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sparrowkc
November 28th, 2008, 09:11 PM
I have a few questions about samba in Ubuntu. How come none of the shares I create through the gui show up in /etc/samba/smb.conf? I remember that you used to have to add users with smbpasswd before those usernames could be used to authenticate samba connections, what is it doing now? Also, files written to my ubuntu machine over samba are owned by nobody and have permissions drwxr-xr-x, how can I change this?
Thanks,
-Mark

bab1
November 28th, 2008, 10:38 PM
I have a few questions about samba in Ubuntu.



How come none of the shares I create through the gui show up in /etc/samba/smb.conf?
Nautilus (Gnome) uses the dbus interface (via gvfs) to talk to Samba (smbd). The configuration is stored at:
/var/lib/samba I believe Hardy's implementation is different that Intrepid's. This further complicates the matter.



I remember that you used to have to add users with smbpasswd before those usernames could be used to authenticate samba connections, what is it doing now?
The smbpasswd command should still work. The smb.conf file should still able to configure Samba. The smbd still looks first to /etc/samba/smb.conf before looking to the configuration files in /var/lib/samba.


Also, files written to my ubuntu machine over samba are owned by nobody and have permissions drwxr-xr-x, how can I change this?
Thanks,
-Mark

This can be controlled by the share settings in /etc/samba/smb.conf.

What? You say they're not there. Then add them to the file. You can still manually configure the shares using /etc/samba/smb.conf.

sparrowkc
November 28th, 2008, 11:18 PM
Thanks!

HDTimeshifter
November 29th, 2008, 12:16 AM
I have been having a hell of a time trying to share my "documents" folder in Ubuntu. I set it up as shared and gave all r/w and guest permissions, yet can not see it when I browse my network, Windows shares, Ubuntu PC in Nautilus. However, I can see my other shared "downloads" folder as well as my shared printer in Nautilus, drilling through network as above. I can also see "downloads" and shared printer in all my XP clients, including XP in Virtualbox, but still can't see the "documents" folder. I just checked my /var/lib/samba/usershares folder and both documents and downloads files are identical. The only thing I can think of is that documents is a default Ubuntu folder, while I created the downloads folder, yet they are both owned by me and have identical permissions.

If I change the smb.conf file in /etc, do I need to log out or do something to source it to recognize changes? There is a line in there regarding the "documents" folder, but I think I put it in there at someone's direction on trying to get sharing to work. Since there is no corresponding "downloads" line in there, I tried commenting it out to see if that was the problem.

Coreigh
November 29th, 2008, 12:36 AM
Timeshifter

You probably need to restart the Samba daemon to have chages take effect

sudo /etc/init.d/samba restart

When you indicated that you granted permissions for your documents folder did you mean in Samba or folder permissions? You need both.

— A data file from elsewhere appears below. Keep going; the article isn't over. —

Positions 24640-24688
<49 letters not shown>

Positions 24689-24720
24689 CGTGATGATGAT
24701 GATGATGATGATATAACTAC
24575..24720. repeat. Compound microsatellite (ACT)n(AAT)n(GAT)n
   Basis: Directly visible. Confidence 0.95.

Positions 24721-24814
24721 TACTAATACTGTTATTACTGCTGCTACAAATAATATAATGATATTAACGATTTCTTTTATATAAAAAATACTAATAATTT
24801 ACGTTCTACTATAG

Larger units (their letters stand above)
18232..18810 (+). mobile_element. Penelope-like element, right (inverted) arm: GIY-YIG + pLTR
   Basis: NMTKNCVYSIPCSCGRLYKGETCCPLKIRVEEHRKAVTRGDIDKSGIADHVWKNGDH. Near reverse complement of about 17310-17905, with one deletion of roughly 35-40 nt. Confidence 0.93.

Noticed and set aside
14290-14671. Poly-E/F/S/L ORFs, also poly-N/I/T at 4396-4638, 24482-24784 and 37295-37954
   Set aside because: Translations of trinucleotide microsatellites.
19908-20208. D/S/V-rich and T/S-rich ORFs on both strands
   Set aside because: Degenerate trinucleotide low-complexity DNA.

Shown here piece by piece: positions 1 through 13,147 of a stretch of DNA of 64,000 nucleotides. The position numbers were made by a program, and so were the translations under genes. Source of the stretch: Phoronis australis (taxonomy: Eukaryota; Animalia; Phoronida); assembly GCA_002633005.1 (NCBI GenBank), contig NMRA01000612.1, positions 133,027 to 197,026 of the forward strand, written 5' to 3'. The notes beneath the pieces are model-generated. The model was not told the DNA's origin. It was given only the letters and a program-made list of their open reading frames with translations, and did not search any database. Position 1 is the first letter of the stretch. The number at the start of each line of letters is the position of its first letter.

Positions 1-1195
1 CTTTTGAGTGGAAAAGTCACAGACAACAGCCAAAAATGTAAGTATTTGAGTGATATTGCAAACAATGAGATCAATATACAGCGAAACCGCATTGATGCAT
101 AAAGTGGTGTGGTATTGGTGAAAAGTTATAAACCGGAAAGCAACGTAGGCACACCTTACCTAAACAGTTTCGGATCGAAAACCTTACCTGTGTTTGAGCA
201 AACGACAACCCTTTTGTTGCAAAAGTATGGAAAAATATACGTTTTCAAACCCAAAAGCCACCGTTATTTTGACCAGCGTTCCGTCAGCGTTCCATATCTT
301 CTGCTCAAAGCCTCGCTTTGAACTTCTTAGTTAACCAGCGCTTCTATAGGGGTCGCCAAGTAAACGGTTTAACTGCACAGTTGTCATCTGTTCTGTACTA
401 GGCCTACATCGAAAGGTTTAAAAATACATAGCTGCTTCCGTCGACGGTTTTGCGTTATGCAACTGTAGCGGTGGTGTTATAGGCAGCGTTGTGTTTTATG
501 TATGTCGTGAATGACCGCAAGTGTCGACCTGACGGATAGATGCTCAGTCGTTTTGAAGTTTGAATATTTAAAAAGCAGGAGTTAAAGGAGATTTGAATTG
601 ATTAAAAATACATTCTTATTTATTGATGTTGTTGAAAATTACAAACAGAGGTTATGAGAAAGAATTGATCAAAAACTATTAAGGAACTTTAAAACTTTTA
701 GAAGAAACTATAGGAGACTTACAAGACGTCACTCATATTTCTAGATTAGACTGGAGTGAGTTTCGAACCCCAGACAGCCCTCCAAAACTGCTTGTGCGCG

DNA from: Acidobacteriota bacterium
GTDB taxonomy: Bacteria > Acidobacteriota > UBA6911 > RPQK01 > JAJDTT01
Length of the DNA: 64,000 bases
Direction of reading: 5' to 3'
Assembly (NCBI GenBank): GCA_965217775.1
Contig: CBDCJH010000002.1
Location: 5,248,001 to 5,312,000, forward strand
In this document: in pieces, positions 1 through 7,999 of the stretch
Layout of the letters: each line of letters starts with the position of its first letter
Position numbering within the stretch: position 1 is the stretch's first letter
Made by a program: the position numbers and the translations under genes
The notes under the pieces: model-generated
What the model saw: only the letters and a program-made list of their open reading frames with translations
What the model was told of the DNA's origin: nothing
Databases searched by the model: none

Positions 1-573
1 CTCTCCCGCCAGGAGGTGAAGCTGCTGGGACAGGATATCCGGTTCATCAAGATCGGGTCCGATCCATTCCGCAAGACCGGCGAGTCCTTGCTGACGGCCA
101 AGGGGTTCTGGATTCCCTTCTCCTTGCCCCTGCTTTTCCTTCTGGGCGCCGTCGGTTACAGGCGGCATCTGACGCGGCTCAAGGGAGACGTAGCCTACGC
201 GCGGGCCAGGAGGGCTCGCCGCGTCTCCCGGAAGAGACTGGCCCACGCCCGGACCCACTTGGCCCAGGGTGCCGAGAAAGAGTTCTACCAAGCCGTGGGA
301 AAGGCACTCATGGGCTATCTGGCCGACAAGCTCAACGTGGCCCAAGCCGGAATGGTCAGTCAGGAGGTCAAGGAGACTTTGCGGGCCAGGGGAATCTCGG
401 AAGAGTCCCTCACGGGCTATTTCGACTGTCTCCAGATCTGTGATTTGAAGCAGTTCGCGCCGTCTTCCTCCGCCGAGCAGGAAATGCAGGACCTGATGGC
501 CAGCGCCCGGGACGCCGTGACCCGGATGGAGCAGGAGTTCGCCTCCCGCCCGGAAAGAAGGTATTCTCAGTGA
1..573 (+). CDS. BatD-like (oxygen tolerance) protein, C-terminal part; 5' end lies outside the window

In the share definition in the smb.conf file you will need to make guests allowed and make the share writable and you will need to set the folder permissions to allow all to access. This will make your documents folder available to ANYONE who uses your computer!

sudo chmod 777 /home/<username>/documents
it is probably better to create a desinated folder for sharing, such as /usr/share/documents.

There are lots of example for pulic shares, do a google search for

samba public share

HDTimeshifter
November 29th, 2008, 01:26 AM
Hmm, strangeness...
I woke up my Vista laptop, refreshed it's Explorer window, which happened to be on the Ubuntu share, and wah lah - all of a sudden I can see my Ubuntu PC and the shared folders! Well, I tried to view my Vista shares from Nautilus, but no such luck. I guess the Ubuntu-Vista networking problems is one-sided.

By granting permissions, I meant sharing the folders from Nautilus.

Restarting the Samba daemon made the Documents folder visible in all clients. Apparently the line in my smb.conf file for my documents folder that included file and directory masks = 077 and forcing user and group to nobody and nogroup was mucking things up. I think I put that line in trying to get Vista-Ubuntu networking working. My documents folder already had rwd permissions for all groups. I'm ok with opening it up to any computer on my network since I'm the only user. I want to be able to access (copy, delete, and backup from any computer on my network), whether it be a XP, Vista. or my Virtualbox XP guest. I don't want to make a separate folder to share stuff - I want to be able to maintain documents here, access and move around and backup them from any computer on my network. Bascially all the computers on my network will basically mirror this folder for sharing and backup. If I turn off all permissions but owner, should I be able to maintain sharing, albeit requiring me to logon with the owner account when I access a share for the first time? I only opened up all permissions, including guest, when I was trying to get Vista networking working.

bab1
November 29th, 2008, 01:32 AM
my documents folder that included file and directory masks = 077

This is wrong for sure. This is not a mask but the actual octal settings. I made that mistake many moons ago myself. :D

Edit: Regarding your Vista problems, the share authorization is one-way. Vista expects Samba to provide NTLMv2 credentials. You can tell Samba to do that, but the defaults has always been off.

Coreigh
November 29th, 2008, 01:37 AM
If I turn off all permissions but owner, should I be able to maintain sharing, albeit requiring me to logon with the owner account when I access a share for the first time?

I think that is correct but you'll just have to give it a try.

Cheers